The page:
Tuesday, 22 October 2013

Johnny Flynn & The Sussex Wit at Hackney Empire

Johnny Flynn and the Sussex Wit
Johnny Flynn at Hackney Empire

I'm still learning how to get these posts out on time, it is a struggle with work being so busy, hence this post being over a week late. I went to see Johnny Flynn & The Sussex Wit at the Hackney Empire on 10th October 2013.

I have been a fan of Johnny Flynn's deep poetic tones since 2008, when his first full length album, A Larum was released. Since then I have seen him a full five times prior to this, twice on his own (Transgressive Records in Shoreditch and Shakespeare's Globe this year) and three times with his band The Sussex Wit (Union Chapel, Shepherd's Bush and this year's Gentleman of the Road Stopover with Mumford, The Vaccines, Edward Sharpe et al). I've even blogged about him before at The London Word. So it is safe to say I am not a newbie to his gigs or admirable musicality. This time I trekked to Hackney - three tubes from work followed by two night buses home - to hear him perform a set which including many songs from his new album: Country Mile.

Along with the only friend who really indulges my love for the "modern folk rock" and its many relations, we were of course late and arrived mid way through the performance of the second of his support acts, Marika Hackman. A slip of a girl who looked about twelve and had the suitable uncomfortable-on-stage air so much favoured by the folk/singer-songwriter types because "it's about the music" you know. Apparently she's an ex-Burberry model and childhood friend of the rarely pictured Miss Cara Delevingne. Her voice when we listened following a hurried trip to the bar was extremely special, a softer strummier version of the girl from new indie pop sensation London Grammar. Her lyrics were poetic, straying to quite dark... definitely one to watch...

Johnny Flynn & The Sussex Wit, Hackney Empire, London, 10/10/13

Later, Johnny strolled on stage accompanied by his usual bunch of sartorial misfits The Sussex Wit including his female backing singer/pianist/flautist/accordion player etc, his sister, Lily who I actually went to school with for two years when I was 11. I remember playing opposite her in a adapted musical version of Snow White and the Seven Dwarfs - even then she had a hauntingly beautiful voice. Talented family.

As usual as well, Johnny stood in the midst of a circle of various instruments which I knew would be exchanged throughout the set as he showed that genuine musicality that I mentioned before. His band the Sussex Wit include, not only his sister Lillie on vocals, flute and accordion but also David Beauchamp on bass, Adam Beach on drums, Joe Zeitlin on cello and Cosmo Sheldrake (also the first support act that we missed) on keyboard.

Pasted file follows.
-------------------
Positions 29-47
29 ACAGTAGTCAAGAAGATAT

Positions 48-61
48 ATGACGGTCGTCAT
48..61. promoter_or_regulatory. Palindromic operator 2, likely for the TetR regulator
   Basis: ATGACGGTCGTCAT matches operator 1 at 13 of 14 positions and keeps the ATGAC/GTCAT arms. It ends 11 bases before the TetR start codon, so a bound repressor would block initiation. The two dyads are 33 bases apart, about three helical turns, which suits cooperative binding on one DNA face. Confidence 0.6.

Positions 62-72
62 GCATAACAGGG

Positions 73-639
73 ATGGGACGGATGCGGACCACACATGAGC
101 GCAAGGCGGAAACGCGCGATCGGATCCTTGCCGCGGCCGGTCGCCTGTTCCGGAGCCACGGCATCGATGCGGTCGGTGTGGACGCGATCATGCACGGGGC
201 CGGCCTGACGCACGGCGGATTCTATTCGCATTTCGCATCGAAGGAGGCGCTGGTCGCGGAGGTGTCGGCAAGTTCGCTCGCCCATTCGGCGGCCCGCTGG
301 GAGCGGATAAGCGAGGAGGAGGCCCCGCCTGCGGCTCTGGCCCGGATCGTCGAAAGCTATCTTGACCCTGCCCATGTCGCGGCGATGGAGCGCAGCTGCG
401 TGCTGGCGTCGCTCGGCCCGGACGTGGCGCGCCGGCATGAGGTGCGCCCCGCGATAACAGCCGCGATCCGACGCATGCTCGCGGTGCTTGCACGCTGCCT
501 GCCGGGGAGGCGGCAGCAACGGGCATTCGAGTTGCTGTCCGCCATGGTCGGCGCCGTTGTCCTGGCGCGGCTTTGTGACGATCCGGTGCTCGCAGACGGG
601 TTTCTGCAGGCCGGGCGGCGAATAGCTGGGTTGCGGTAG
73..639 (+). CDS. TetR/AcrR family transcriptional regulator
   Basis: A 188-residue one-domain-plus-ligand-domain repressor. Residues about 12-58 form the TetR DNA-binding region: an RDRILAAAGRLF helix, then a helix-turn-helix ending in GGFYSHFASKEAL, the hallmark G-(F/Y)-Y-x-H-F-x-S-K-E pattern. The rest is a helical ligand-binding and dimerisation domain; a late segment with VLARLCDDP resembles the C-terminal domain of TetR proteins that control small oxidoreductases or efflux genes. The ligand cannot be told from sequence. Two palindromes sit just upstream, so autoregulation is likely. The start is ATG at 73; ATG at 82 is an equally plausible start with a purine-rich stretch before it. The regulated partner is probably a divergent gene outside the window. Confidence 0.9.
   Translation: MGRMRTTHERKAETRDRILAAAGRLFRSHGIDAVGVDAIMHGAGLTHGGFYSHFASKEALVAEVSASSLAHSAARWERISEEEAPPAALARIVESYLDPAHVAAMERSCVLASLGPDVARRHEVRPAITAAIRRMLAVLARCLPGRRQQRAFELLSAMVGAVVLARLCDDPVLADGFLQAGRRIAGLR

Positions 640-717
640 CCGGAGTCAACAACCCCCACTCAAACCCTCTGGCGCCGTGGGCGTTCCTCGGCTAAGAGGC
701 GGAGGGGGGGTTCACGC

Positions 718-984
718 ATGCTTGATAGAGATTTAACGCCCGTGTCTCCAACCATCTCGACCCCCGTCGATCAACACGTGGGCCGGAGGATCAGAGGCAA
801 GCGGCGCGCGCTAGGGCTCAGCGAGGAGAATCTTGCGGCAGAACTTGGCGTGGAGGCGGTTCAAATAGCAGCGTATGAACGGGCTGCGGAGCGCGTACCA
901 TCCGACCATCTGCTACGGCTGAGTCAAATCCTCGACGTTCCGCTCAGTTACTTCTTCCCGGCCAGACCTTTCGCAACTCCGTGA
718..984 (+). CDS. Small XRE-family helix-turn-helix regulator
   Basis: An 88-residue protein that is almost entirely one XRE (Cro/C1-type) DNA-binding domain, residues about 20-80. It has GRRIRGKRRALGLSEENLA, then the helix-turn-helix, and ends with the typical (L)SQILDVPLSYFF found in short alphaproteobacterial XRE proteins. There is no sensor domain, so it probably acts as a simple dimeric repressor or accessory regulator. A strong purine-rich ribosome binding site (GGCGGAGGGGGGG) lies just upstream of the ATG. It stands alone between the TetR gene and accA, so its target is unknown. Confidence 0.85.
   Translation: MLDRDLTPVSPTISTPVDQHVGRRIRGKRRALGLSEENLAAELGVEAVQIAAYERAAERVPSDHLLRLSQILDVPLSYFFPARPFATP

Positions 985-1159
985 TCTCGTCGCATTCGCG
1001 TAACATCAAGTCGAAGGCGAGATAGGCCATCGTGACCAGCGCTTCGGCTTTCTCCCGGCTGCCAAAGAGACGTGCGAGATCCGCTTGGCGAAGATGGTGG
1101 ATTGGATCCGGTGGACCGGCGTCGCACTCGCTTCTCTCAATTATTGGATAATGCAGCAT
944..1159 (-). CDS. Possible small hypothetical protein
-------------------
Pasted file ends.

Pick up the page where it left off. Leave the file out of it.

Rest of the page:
The set rambled merrily through old favourites such as Brown Trout Blues,The Box and the The Wrote and the Writ from first album, A Larum and Been Listening, Howl and The Water from Been Listening. He interspersed well-known songs with new ones from Country Mile.

Preffered tracks of mine from the new album included the title track, Country Mile - apparently about walking according to Johnny and a very "country" folk record in the old American sense with a lot of twangy guitar behind the catchy, repetitive chorus. Murmuration (def: an act or instance of murmuring), slower dream-like and more poetic Johnny "I dreamt I flew with the saints last night/I know them all by wing size/And up there it just doesn’t count for naught/Whether you’re clever or wise" - I do appreciate a good poetic lyric. I've heard the sweet sound of Einstein's Idea - Johnny's lullaby for his son - before performed live and always like it. My favourite new track though had to be Fol-de-rol, which as Johnny explained referenced the bands love for South American folk music and Chicha; psychedelic Peruvian music from the 60’s/70’s. It stays true to the band's musicality and Johnny's earthy tones, but builds to rollicking chorus with some great male harmonising that certainly made my friend and I stamp our feet very un-surreptitiously amongst the well-behaved, serene audience.

If you are not a nu-folk/folk rock/ Flynn fan already I would generally advise starting with A Larum as it is probably his most "popular" work, but personally I am a great fan of Country Mile. Whilst Flynn and his band were never going to make an album that was a significantly different sound from the others, I do feel that Country Mile is more upbeat and positive than Been Listening and goes back to the twangy, memorable chorus's found on A Larum, whilst the philosophical lyrics never fail to pique thought.

As a live act, Johny Flynn & the Sussex Wit are a must-see in my book. Rarely is so much musicality seen on stage; Johnny himself plays the banjo, trumpet, mandolin, guitar, fiddle - and I'm sure others that I didn't notice. The band really feel one and other in the way that only comes from years together and constant jamming on the road and whenever they can just because they enjoy it. I would see them again and again. Going to their gigs makes me want to move to North East London marry a guitar player and become a whisky-drinking poet... aaahh if only....

Images (c) (1)Annabel Cameron and (2)Wunmi Onibudo on Flickr

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